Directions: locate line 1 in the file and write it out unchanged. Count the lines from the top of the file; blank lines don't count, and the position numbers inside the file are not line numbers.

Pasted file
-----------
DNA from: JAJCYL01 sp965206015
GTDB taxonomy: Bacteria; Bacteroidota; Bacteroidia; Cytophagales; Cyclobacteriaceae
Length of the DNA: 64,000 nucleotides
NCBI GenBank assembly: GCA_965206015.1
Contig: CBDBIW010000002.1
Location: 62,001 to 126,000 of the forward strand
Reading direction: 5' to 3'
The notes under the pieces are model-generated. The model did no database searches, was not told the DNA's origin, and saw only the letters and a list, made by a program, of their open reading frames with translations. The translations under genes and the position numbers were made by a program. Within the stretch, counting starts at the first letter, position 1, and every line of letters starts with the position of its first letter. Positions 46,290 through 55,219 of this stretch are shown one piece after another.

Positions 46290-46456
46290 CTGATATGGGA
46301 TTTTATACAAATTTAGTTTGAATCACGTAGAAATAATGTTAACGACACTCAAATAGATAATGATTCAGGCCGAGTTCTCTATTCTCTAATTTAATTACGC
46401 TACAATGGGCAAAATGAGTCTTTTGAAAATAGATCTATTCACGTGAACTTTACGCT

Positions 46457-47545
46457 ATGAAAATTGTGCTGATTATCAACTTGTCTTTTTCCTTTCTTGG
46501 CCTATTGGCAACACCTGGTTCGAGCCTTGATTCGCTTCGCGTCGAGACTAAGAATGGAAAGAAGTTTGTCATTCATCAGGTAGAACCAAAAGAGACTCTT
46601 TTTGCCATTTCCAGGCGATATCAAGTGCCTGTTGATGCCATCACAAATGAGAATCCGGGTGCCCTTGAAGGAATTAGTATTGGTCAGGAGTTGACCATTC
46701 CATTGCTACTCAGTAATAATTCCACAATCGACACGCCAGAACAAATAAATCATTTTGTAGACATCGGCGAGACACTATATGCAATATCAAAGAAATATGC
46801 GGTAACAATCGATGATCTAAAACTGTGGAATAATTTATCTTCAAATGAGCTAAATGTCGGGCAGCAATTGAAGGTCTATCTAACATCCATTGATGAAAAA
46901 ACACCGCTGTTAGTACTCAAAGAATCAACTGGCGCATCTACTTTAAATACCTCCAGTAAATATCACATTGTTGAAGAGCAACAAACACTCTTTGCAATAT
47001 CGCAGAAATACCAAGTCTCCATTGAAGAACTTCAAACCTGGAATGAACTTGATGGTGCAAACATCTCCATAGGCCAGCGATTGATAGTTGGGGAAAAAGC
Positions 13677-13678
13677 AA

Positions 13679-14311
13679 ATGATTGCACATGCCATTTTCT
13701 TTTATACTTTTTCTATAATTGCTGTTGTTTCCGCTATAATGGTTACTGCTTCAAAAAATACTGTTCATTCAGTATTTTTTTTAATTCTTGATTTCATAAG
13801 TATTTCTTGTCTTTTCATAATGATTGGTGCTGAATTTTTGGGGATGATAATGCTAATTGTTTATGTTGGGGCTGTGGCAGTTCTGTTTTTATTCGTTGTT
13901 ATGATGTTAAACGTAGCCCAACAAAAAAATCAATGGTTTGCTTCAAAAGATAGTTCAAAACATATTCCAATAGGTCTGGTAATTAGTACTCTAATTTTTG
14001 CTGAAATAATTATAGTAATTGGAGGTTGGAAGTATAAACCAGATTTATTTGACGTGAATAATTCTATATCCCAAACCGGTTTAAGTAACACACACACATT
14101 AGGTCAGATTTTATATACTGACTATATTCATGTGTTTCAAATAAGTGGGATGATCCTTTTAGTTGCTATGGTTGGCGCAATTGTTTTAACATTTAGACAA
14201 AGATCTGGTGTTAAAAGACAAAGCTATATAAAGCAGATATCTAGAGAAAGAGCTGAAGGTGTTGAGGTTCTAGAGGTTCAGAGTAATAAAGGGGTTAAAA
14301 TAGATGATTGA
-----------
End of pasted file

DNA from: JAJCYL01 sp965206015